Photography Lecture Programme

BA(Hons) Photography hosts a visiting lecture series of key contemporary thinkers and practitioners in photography. The first speaker of this year was David Campany, theorist, photographer and editor of Art and Photography. Highlights from this term's visiting lecturer programme included the cultural theorist Professor Damian Sutton's address of the logic of sensation in camera obscura photography, and artist Craig Smith's relational approach of the photographic act as a social event within conceptual photography.

Recent past speakers have included Zed Nelson, Helen Sear, Karen Knorr, Neeta Madahar, Wendy McMurdo, and Greg Lucas.

The lecture programme presents students with the opportunity to partake in current theoretical debate, and the following seminars enable third year students to discuss their own photography with contemporary practitioners and industry professionals. This is just one of the ways that the students gain access to the professional environment; others include practical workshops in the form of master classes with practitioners such as Andy Earl, Sophy Rickett and Lottie Davies.

Visiting lecturers 2016

Hannah Starkey, 19 January 2016

Quietly contemplative yet intensely evocative, Hannah Starkey's photographs explore the physical and psychological connections between the individual and her everyday urban surroundings. Stark architectural backdrops and strong associations of color and imagery heighten the sensation of her compositions on both a formal and associative level, triggering personal interpretations and a deeper mediation on the experience of the visual world at large.

Hannah Starkey was born in Belfast in 1971. She received a BA in Photography and Film from Napier University in Edinburgh in 1995 and an MA in Photography from Royal College of Art in London in 1997.

She has received numerous awards throughout her career including the Vogue Condé Nast Award (1997), the 3rd International Tokyo Photo Biennale's Award for Excellence (1999) and the St James Group Ltd Photography Prize (2002).

Selected solo exhibitions include Warwick Arts Centre, Coventry, St Catherine's Church, Frankfurt, Irish Museum of Art, Dublin, and the Castello di Rivoli.

Sarah Pickering, 20 & 21 September 2016

Sarah Pickering is a London based, British artist interested in fakes, tests, hierarchy, sci-fi, explosions, photography and gunfire.

She has been the recipient of several awards including the Photographers Gallery Graduate Award, a Jerwood Award for Photography and the Mima Castlegate Prize for Photography in 2015. Sarah has extensively exhibited in the UK and internationally, most recently as part of Manifesta 11, Zurich 2016 curated by Christian Jankowski. 

Her work has been featured in numerous publications, and her monograph, Explosions, Fires and Public Order is published by Aperture and MoCP. She currently holds the post of Teaching Fellow in Photography at the Slade School of Fine Art, University College London.


Lisa Creagh, 27 & 28  September 2016

Lisa Creagh graduated from Goldsmiths in 1994, and more recently, with a Masters in Photography from Brighton University. Her work centres around dialogues between the mediums of photography, digital imaging and painting. An accomplished painter, she began her career producing photorealistic oils created from analogue photocollage, before moving to an exclusively digital output in 2000.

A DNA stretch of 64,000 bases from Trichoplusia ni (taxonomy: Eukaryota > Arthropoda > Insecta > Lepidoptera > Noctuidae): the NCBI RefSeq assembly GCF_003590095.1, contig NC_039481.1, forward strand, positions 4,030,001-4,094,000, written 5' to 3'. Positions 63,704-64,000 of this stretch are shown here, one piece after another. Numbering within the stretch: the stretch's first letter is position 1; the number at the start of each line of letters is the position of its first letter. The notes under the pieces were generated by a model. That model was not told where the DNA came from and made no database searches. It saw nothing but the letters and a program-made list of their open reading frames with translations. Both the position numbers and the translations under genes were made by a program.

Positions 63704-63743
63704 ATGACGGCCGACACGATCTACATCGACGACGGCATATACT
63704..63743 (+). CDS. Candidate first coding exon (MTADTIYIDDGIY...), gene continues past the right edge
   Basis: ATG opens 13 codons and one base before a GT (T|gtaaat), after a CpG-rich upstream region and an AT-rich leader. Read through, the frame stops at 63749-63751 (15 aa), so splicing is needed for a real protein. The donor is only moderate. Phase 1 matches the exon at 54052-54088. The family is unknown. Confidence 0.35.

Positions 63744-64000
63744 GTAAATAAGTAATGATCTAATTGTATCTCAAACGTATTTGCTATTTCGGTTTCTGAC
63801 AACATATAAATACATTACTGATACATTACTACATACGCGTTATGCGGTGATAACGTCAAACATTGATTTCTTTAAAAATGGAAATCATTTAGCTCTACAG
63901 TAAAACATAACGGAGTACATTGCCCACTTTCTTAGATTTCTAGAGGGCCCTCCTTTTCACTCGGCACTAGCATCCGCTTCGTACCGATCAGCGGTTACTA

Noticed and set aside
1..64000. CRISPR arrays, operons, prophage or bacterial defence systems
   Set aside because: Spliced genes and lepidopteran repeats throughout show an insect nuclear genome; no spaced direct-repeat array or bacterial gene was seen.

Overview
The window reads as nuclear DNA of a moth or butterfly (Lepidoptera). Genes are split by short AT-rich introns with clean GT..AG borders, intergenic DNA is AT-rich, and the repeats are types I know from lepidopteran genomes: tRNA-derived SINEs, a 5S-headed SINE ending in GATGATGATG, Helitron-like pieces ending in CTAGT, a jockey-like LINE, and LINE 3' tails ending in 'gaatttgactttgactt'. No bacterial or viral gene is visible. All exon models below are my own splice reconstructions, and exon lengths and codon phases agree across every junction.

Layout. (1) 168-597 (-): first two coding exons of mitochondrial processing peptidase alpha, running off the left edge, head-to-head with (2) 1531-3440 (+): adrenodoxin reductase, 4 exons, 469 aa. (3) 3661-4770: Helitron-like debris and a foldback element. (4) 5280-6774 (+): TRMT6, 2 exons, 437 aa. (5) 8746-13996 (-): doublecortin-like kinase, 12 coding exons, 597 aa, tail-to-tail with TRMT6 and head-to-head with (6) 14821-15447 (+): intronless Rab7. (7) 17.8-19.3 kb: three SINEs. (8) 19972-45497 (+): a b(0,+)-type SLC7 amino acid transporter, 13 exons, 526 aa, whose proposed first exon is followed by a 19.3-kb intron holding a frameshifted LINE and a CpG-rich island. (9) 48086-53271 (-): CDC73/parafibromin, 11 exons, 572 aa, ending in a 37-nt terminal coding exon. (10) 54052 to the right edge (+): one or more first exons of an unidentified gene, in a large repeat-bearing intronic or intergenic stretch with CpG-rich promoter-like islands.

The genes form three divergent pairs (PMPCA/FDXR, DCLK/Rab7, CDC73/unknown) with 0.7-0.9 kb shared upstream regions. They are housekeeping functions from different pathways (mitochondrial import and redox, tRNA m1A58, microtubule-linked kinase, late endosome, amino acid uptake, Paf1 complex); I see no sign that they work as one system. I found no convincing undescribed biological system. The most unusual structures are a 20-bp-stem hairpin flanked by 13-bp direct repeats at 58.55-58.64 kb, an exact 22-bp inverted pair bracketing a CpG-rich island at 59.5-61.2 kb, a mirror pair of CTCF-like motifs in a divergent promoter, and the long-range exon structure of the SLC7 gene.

Her work has often been collaborative in nature: as a producer and curator she has delivered large-scale photographic projects for international artists and delivered talks at various colleges. In 2006 she received critical acclaim for the originality of ‘Tidy Street’ where she transformed a street in Brighton in to a series of lightboxes utilizing the windows of small terraced houses and more recently she has collaborated with a sociologist on a website dedicated to discussions around motherhood, The Parlour.


Michelle Sank, 4 & 5 October 2016

Michelle Sank is a social documentary photographer.

Her imagery has been exhibited and published extensively in England, Europe, Australia and Mexico, South Africa and the U.S.A and are held in collections in the UK and the USA. She has won several awards for her work including 2007 prizewinner at the National Portrait Gallery Taylor Wessing competition and more recently the KLPA awards. 

She has undertaken numerous commissions for prominent galleries and magazines in the UK, Europe and the USA. Her practice is concerned with the notion of encountering, collecting, and re-telling. She is interested in creating sociological landscapes, interplays of human form and location that are significant in their visual, sociological and psychological nuances.

She has three published books to date:

Becoming (Published by Belfast Exposed Photography and Ffotogallery, 2006)

The Water's Edge: Women on the Waterfront (Published by Liverpool University Press, 2007) 

The Submerged (Published by Schilt, 2011)


Max Barnett, 11 & 12 October 2016

Max Barnett is the editor in chief and founder of PYLOT magazine.

PYLOT is an all analogue fashion and fine art photography magazine that does not beauty retouch any of the images produced. It is a magazine that is concerned with a skills based, ethical and academic approach to contemporary fashion.

“We want to celebrate the skill and processes involved in analogue mediums and its rich history. There is an alternative layer of beauty garnered from an analogue photo; we wanted to show that to our readers in an accessible way. We like the idea of using an older medium of photography and applying it in a way that is current”.

Pylot magazine has worked with artists such as Arthur Tress, Brian Griffin, Rut Blees Luxemburg, Hannah Starkey, Arno Rafael Minkkinen, John Myers, Eamonn Freel and Roger Ballen.


Ryan Hopkinson, 18 & 19 October 2016

Ryan Hopkinson is a commercial photographer and director with an unmistakable concept-led aesthetic that blends a wide range of influences from art, fashion and technology with a strong focus on experimental techniques and graphic compositions.